The final design and functionality of the units will have to take many factors into account: the level of luxury required, whether the visitors are single people, couples or families, the amount of privacy demanded, the type of communal gathering area, the planned catering facilities, and more.
Because there are so many options at this stage, the proposed layout is flexible: the floor plan is divided into equal sections (see 1 to 4) and these can be interchanged as needed. Once the developer has finalised the accommodation required, the layout can be adapted accordingly. I suggested that the developer photocopies the layout, cuts out each section, and arranges the cut-outs to look at various alternatives.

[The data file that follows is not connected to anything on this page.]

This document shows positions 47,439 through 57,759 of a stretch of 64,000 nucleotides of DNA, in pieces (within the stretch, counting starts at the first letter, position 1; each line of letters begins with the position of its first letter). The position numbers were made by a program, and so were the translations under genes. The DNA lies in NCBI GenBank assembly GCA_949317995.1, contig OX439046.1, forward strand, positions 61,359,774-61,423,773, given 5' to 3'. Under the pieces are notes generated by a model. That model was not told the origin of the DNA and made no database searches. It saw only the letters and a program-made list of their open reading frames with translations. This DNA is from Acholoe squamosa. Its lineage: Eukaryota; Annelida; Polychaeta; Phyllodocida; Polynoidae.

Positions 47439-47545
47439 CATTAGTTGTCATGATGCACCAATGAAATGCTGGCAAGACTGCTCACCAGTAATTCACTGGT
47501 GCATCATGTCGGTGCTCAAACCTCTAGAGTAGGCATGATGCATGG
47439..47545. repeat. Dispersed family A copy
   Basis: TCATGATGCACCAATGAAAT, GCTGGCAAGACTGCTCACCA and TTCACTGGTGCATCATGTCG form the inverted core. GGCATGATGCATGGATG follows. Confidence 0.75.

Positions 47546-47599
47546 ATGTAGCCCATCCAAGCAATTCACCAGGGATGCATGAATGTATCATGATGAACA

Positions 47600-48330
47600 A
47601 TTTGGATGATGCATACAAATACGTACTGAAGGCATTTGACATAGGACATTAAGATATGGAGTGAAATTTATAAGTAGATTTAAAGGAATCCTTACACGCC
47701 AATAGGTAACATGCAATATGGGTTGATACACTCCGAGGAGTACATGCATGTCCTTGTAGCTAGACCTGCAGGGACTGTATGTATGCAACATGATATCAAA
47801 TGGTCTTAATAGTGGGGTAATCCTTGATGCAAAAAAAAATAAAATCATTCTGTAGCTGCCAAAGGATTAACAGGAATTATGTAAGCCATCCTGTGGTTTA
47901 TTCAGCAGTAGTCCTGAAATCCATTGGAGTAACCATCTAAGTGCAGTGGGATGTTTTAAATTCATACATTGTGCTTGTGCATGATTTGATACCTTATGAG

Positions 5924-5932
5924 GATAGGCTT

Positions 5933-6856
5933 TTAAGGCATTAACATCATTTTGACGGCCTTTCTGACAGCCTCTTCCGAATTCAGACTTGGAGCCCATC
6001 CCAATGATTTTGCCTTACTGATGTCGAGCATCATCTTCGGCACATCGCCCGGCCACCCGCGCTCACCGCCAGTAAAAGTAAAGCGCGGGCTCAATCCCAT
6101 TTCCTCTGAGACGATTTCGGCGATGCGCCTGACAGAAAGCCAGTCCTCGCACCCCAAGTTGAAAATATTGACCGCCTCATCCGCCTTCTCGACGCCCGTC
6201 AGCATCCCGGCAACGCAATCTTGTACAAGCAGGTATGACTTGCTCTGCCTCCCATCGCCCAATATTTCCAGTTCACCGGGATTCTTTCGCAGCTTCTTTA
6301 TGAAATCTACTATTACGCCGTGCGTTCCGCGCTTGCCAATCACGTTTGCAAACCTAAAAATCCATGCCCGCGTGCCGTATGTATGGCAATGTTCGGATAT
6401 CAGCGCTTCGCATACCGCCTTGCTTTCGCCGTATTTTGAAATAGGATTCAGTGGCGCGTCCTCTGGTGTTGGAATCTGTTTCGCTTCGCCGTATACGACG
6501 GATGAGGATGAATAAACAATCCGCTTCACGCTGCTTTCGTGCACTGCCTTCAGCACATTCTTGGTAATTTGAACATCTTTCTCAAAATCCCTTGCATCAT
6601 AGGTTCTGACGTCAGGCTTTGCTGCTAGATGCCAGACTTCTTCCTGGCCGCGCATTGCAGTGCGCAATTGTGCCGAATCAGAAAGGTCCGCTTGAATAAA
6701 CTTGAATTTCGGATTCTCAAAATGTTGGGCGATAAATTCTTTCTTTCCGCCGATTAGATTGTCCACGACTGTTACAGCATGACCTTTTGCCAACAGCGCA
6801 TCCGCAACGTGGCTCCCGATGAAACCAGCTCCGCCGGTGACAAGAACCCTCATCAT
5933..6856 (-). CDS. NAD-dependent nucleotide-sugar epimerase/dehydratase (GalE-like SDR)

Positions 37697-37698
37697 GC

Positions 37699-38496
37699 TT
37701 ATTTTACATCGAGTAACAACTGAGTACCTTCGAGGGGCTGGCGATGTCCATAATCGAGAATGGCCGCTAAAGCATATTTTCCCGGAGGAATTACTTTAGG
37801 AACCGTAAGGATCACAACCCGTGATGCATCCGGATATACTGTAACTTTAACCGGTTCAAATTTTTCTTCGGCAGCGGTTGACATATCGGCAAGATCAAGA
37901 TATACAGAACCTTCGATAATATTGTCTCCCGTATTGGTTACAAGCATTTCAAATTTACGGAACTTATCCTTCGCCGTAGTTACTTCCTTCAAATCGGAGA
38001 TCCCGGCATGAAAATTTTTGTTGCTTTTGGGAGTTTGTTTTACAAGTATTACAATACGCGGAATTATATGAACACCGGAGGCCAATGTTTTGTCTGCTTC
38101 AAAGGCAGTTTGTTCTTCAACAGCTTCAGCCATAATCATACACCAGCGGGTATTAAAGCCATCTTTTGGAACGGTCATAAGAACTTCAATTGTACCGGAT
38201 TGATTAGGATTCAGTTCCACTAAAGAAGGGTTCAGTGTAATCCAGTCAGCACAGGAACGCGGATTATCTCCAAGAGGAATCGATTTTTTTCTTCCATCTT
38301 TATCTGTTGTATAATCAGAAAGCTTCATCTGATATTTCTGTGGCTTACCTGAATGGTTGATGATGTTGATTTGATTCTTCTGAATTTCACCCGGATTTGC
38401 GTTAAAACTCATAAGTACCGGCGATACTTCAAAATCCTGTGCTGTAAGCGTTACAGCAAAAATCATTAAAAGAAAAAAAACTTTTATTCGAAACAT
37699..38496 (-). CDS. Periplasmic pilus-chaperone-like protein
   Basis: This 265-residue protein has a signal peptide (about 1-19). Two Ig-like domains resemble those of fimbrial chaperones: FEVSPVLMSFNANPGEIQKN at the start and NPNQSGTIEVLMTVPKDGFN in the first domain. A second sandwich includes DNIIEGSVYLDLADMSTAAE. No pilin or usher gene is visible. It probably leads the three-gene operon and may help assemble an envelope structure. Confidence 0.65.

For example, sections 1 and 2 could be left as shown, or section 1 can be brought forward to line up with the front and back walls. Sections 1 and 2 could be combined, either with either section 1 mirrored, or section 1 combined with section 4, while sections 2 and 4 could be used as a two-bedroom unit.
One of many possibilities is the option illustrated here. In this example, I have shown unsquared quarried slate used as roofing material, but thatch or any other roof covering could be used. Due to the fire hazard of thatch, the higher insurance premiums, and the need for replacement in time, it was recommended to these game farm owners that they spend a little more on alternative roofing material.
The slate roofing shown does have the usual thatch underlay, however, as well as internal open rafters. This type of roofing is tried and tested, and will last a hundred years or more. It is also rustic and environmentally friendly.